received an award from Crime Victims United. In 1998,
she was named by the Daily Journal as one of the top
20 young lawyers in the State of California. Most
recently, she earned an award from the County Counsel
Association of California for her work granting gay
couples equal rights in child adoption cases.
Harris, San Francisco Deputy City Attorney
(Mother Indian & Jamaican father)
Kamala Harris beat incumbent Terence Hallinan
to become San Francisco's new district attorney.
With 100% of precincts reporting,
Harris had 56% of the vote, compared to Hallinan's
Harris acknowledges that her job is a tough one.
She sees some of the most disadvantaged people in
The City -- children who are victims of abuse, rape,
"I've dealt with many child assault cases,
in which these children were runaways because their
fathers, uncles, mothers' boyfriends sexually abused
them," says Harris. "And many of these kids
develop post-traumatic stress disorder and many of
these victims find ways to self-medicate, to dull
the trauma and pain."
Harris has looked within her own family to find
the inspiration and passion that drives her to fight
for womens' and childrens' rights. The daughter of
a South Asian mother and a Jamaican father, Harris
was brought up in an environment full of support and
"My mother is the original feminist,"
Harris says. "Which is quite fascinating since
she is South Asian."In the 1940s, Harris' grandmother
drove around in a VW bug in India with a bullhorn
telling village women to get birth control.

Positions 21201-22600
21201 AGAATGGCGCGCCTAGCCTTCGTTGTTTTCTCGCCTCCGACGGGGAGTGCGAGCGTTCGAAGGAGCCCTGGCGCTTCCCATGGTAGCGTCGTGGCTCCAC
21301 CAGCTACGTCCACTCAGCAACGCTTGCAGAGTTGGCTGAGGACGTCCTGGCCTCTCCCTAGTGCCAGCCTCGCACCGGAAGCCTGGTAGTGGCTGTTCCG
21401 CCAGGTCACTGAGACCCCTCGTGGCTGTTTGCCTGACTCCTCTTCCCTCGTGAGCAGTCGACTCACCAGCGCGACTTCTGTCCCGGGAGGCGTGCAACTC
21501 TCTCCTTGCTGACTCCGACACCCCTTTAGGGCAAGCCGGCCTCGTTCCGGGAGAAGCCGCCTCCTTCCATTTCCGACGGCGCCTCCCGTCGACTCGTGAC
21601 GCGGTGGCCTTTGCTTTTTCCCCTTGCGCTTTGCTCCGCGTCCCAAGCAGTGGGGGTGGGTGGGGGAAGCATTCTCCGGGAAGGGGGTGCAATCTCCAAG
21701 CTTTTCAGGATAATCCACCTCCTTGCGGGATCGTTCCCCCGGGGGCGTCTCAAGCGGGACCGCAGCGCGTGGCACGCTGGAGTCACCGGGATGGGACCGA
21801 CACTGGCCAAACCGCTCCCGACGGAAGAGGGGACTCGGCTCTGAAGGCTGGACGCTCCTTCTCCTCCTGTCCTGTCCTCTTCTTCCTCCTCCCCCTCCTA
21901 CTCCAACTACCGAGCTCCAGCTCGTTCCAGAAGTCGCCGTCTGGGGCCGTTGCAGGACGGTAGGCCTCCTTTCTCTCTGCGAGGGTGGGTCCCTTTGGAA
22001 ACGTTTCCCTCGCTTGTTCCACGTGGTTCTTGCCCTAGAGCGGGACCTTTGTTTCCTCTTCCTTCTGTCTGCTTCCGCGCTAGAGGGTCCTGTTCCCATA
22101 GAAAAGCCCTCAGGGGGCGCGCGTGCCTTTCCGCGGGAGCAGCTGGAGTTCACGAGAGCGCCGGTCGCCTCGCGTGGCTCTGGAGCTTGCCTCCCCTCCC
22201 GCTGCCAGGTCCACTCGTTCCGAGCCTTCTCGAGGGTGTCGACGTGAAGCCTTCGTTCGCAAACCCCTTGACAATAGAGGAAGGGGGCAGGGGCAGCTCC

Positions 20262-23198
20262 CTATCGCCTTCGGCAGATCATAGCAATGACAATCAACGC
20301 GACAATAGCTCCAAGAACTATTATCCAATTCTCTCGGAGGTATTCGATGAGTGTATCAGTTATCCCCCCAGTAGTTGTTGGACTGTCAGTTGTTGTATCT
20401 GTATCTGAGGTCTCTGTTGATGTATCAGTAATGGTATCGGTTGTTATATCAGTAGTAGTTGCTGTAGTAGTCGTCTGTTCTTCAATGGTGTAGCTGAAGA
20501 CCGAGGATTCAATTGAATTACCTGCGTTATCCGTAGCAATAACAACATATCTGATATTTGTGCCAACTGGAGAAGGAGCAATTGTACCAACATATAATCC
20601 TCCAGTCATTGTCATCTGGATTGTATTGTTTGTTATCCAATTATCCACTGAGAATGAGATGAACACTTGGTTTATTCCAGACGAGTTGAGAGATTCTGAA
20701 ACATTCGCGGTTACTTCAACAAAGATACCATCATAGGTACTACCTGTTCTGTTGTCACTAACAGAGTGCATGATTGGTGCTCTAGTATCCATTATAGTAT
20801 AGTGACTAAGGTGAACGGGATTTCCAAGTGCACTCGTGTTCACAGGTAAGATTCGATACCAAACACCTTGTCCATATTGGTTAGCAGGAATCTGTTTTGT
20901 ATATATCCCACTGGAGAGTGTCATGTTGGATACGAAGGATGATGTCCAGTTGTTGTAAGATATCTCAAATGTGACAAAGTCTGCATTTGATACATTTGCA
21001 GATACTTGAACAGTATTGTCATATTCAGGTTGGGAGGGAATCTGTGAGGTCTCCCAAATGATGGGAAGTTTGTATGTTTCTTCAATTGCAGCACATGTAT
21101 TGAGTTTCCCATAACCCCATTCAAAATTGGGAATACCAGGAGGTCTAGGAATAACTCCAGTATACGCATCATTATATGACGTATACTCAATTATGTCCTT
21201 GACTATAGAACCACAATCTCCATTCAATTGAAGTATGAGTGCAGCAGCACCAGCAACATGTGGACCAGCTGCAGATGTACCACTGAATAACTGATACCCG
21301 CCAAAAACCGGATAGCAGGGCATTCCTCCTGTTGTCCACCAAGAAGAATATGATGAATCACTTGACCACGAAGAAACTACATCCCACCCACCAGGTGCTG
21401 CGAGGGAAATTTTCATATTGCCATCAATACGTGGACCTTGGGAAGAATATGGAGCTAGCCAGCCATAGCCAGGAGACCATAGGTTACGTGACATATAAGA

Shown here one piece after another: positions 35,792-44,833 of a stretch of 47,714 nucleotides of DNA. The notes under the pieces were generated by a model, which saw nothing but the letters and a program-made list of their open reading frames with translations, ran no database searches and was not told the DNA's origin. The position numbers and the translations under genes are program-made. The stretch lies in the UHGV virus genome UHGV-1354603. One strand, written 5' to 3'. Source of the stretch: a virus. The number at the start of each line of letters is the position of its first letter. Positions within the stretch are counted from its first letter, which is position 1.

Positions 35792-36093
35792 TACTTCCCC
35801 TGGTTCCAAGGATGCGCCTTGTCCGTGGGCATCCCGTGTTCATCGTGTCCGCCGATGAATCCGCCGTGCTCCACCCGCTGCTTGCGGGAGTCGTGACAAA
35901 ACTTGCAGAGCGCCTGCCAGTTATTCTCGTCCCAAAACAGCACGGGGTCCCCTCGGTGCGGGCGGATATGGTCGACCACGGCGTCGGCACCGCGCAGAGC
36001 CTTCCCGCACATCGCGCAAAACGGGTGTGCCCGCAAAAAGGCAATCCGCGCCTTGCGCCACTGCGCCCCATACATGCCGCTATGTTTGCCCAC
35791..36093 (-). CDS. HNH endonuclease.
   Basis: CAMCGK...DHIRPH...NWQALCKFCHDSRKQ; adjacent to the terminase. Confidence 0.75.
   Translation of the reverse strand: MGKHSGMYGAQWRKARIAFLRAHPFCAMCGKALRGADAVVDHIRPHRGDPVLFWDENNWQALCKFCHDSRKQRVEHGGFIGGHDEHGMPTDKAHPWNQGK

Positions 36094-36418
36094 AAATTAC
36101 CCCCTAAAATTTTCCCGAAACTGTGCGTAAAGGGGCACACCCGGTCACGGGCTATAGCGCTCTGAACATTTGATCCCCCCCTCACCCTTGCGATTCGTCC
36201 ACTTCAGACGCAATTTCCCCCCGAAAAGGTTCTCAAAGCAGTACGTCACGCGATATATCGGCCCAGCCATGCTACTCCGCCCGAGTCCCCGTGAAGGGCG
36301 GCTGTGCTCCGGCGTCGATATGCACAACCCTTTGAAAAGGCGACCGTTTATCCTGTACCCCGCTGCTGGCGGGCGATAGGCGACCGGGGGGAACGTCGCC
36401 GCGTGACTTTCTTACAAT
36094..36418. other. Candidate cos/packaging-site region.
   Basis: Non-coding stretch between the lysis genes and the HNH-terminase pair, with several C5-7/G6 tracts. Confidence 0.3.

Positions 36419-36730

"I mean, when I heard that, that blew my mind,"
says Harris laughing. "Even though my grandma
had an arranged marriage when she was 12, she and
my grandfather were very open-minded people."
The women in Harris' family aren't necessarily rebels,
but rather very independent women who are true to
themselves, according to Harris."My mother fell
in love with my father, a black man, and she didn't
have an arranged marriage, which my grandparents at
first weren't too happy with," she says. "Then
she divorced my father when I was 7 years old and
my sister, Maya Lakshmi, was 5."
Harris grew up in Berkeley and attended Thousand
Oaks Elementary School. Her classmate in the first,
second and third grades was San Francisco Supervisor
Harris says she's blessed with having been exposed
to Asian, black and American cultures as a child.
She remembers going to a Buddhist temple at the crack
of dawn, only to attend service at a Baptist church
later in the morning.
"I grew up with a strong Indian culture, and
I was raised in a black community," she says.
"All my friends were black and we got together
and cooked Indian food and painted henna on our hands,
and I never felt uncomfortable with my cultural background."
Harris attended high school in Montreal, received
her undergraduate degree at Howard University and
law degree at Hastings Law School. She worked for
Hallinan for two years after he recruited her from
the Alameda District Attorney's Office. Two years
ago, former city attorney Louise Renne asked Harris
to join her office, and Harris has been there ever
Still early in the race, Harris has garnered big
name endorsements from Mayor Willie Brown, Supervisors
Peskin, Fiona Ma and Sophie Maxwell and Assemblymen
Leland Yee and Mark Leno.
"I'm running because San Francisco deserves
a first class D.A.'s office," Harris says. "We
deserve better. In Terence Hallinan's mind, he believes
he's done a good job, but why not have the best office?
I'm not looking to run against him, to run against
his office, but I'm looking to improve the office."